Favorite line:  “… Mrs. Lynde says that when a man has to eat sour bread two weeks out of three his theology is bound to get a kink in it somewhere.”

Rating:  Three stars.  We got to meet some fun characters, but overall it felt lacking compared to the richness of the first.  Davy was a big drag for me, quite frankly. However, the book had a sweet spirit and Anne still exhibited her trademark appreciation for nature and creative daydreaming, which I enjoyed.  I do look forward to reading more about Anne’s adventures as she heads to Redmond College.  I’m hoping the change of scenery will add more momentum to the story!

20-books(This was book 3 of my #20BooksofSummer list.  Combining reading challenges!  Yes!) 

 

Advertisements

21 thoughts on “#AnneReadalong2017: Anne of Avonlea (Book 3 of #20BooksofSummer)

  1. Reading your thoughts on this book made me smile, because it’s so similar to the way I felt about it the first couple of times I read it. I didn’t like Davy, I felt like it didn’t have the same appeal as the first book, I loved the story of Miss lavender (isn’t it crazy that she’s considered old at 45?). I still love the story of Miss Lavender, but I now also like Davy and Dora more than I first did. Partly because it makes me glad that Marilla will have them around after Anne leaves. But the biggest difference was that Paul Irving was the one who really got on my nerves the last time I read it. He was *too* sweet.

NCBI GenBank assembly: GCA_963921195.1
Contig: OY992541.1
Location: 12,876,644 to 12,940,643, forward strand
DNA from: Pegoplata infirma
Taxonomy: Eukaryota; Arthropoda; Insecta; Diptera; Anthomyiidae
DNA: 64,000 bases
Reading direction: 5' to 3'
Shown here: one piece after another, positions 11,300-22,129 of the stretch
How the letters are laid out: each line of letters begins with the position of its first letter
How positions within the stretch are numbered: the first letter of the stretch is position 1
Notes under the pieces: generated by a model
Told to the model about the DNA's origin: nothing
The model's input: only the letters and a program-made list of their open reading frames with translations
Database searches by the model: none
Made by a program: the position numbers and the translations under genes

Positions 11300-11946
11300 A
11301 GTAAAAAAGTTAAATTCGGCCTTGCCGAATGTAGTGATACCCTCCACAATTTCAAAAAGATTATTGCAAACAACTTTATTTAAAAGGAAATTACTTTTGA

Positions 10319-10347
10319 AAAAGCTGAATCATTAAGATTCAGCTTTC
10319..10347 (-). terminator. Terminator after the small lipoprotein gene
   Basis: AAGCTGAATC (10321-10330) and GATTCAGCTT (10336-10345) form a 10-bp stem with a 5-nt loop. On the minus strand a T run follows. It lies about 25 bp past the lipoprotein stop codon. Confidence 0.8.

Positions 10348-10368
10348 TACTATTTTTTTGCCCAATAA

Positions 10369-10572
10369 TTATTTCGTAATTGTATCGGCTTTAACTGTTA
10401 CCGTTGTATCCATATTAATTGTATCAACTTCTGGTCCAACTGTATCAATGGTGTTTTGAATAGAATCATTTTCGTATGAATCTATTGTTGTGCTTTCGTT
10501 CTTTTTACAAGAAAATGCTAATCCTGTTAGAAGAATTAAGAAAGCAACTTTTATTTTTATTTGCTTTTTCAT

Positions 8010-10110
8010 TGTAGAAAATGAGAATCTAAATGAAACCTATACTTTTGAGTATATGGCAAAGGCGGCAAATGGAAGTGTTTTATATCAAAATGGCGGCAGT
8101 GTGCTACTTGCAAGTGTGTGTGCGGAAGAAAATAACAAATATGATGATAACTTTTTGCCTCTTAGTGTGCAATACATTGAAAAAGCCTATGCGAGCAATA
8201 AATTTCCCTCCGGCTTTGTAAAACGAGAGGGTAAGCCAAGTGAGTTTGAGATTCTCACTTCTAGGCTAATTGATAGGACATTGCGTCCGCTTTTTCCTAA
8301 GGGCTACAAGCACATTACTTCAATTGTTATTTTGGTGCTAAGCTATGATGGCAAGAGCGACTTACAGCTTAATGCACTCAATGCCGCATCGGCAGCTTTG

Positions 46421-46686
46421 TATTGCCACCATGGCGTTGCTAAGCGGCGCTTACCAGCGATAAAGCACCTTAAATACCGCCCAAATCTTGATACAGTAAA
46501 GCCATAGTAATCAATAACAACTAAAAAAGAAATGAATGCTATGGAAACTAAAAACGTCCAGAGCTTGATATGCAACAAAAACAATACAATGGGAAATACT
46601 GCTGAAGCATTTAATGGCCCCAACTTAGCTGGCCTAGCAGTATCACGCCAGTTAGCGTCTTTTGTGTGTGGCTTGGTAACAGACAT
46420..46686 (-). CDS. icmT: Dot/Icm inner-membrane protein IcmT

Anyway, I have a feeling you’ll like the next book better. It’s wonderful!

    Liked by 2 people

    1. I agree with Naomi. Not only will college be a lot of fun, but there will be some Gilbert drama and Anne will make some new best friends, whom I loved. I really like Diana, but I think a big part of that was that I saw the movie with Megan Follows first and loved the film version of Diana. In the book, though she’s wonderful, she’s also very simple and vain (oh, how fat she’s getting!).

      Liked by 2 people

      1. I think I saw the film with Megan Follows because my grandma had it. Maybe it’s a grandma movie? 🙂 Anyway, there is the first film with Megan Follows, which is wonderful and follows the first two books for the most part. There are other films after that, but the diverge quite a bit from the books, so most fans hate them, which is the #1 reason why I’ve avoided them! I’ve heard some Anne fans say they gave the new Netflix series, Anne WIth An E, a try but feel disappointed.

        Liked by 1 person